Nearly 73,000 deaths across the world from cervical cancer could be prevented by a simple vinegar test, according to a study.

The research, conducted by Dr Surendra Sastri of Tata Memorial Hospital in Mumbai, proves that the quick and cheap vinegar test slashed cervical cancer deaths by one-third among 150,000 women. In India, cervical cancer is the main cancer killer among women.

The study results, which were announced at a cancer conference in Chicago on Sunday, presented a feasible solution for developing countries which could not afford Pap tests. Pap smears had helped reduce 80 percent of cervical cancer deaths in women in wealthy countries.

The simple vinegar test is conducted by swabbing the cervix with diluted vinegar, which makes the abnormal cells to change colour briefly, indicating that further tests need to be done. Even though it is not a perfect test, its feasibility as a preliminary test is reassuring. It could be carried out by common people with just two weeks of training and with no hi-tech lab equipment.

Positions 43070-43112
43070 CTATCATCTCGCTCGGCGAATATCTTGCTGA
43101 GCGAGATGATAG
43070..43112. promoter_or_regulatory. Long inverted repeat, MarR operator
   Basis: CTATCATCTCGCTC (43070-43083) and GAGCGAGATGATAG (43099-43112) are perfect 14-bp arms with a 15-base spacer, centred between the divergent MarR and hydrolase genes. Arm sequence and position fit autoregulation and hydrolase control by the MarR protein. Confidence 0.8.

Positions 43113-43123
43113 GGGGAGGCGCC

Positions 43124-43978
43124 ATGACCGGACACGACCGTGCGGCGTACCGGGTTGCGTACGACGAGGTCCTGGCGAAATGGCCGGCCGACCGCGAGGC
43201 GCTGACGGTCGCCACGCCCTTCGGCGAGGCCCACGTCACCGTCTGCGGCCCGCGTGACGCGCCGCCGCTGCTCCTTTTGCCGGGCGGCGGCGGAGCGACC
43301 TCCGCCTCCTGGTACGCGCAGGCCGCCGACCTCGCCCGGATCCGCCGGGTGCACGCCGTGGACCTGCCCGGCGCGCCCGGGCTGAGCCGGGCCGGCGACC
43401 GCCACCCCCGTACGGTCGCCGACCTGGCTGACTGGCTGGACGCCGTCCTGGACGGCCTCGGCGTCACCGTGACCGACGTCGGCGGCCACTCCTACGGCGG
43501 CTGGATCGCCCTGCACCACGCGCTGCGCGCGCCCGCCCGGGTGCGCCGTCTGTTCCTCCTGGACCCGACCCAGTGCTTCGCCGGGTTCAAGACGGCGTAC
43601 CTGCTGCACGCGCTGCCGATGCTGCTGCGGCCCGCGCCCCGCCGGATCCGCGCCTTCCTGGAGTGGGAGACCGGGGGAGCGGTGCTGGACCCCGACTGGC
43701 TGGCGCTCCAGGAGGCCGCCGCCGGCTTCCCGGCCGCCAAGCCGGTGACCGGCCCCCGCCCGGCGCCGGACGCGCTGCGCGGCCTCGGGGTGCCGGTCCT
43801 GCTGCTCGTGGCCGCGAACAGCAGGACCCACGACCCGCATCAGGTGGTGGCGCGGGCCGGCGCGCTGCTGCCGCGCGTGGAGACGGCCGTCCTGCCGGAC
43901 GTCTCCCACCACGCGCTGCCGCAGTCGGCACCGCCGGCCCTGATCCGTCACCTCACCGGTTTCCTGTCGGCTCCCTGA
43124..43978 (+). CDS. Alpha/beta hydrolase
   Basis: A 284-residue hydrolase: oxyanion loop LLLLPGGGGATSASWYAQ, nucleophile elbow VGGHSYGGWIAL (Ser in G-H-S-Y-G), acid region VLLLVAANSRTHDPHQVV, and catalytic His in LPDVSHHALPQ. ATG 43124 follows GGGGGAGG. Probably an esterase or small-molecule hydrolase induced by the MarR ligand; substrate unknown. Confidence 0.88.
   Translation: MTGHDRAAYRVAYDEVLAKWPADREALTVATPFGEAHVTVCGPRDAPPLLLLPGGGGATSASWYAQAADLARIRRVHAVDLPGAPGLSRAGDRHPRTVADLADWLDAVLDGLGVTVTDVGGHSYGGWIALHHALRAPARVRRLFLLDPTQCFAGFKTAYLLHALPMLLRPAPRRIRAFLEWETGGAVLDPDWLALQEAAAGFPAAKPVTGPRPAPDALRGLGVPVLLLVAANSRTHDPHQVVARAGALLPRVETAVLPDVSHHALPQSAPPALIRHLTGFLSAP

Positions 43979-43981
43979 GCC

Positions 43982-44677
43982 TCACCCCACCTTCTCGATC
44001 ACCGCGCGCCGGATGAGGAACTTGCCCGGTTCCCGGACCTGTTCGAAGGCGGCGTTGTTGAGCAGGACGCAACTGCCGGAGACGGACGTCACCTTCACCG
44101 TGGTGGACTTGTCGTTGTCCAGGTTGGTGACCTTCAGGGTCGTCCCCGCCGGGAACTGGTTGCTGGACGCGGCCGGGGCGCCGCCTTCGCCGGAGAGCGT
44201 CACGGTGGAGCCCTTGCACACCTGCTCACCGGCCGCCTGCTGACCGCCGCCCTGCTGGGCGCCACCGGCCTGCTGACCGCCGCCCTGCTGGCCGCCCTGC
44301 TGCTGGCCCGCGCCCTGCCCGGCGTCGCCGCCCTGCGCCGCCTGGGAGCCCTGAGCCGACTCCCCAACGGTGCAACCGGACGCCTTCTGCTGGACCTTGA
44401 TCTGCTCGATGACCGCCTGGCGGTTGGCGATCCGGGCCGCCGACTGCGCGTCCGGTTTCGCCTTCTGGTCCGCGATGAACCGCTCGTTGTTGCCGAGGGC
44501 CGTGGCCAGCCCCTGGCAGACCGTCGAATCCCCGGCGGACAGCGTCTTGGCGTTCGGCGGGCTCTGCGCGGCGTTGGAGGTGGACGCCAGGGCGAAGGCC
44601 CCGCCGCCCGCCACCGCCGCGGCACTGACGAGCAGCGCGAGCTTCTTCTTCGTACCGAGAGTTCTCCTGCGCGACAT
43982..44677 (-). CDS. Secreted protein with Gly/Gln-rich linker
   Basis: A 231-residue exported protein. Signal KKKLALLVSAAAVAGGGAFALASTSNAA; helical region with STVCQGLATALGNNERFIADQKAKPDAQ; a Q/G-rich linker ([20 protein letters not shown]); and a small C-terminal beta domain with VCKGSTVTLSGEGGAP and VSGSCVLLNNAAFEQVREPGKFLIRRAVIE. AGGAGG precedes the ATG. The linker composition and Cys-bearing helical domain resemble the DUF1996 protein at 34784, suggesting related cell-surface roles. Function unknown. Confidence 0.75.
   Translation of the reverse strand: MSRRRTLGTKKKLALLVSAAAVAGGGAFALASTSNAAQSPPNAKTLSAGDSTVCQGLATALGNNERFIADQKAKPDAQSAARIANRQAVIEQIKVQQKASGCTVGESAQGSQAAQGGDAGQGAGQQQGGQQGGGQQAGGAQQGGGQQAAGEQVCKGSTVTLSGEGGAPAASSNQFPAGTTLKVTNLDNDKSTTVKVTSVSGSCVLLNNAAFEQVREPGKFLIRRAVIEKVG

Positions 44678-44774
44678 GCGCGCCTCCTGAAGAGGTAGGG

The researchers screened 75,360 women with the vinegar test every two years. Another group of 76,178 was chosen as a comparison group and given cancer education and vouchers for a free pap test. Those women found to have cancer was given free treatment at the hospital.

The researchers found it difficult to convince women to get the test done because of the country's conservative setting, and had to send health workers to the slums to explain the importance of taking the test.

According to experts, the test could prevent 22,000 deaths in India and 72,600 deaths worldwide.

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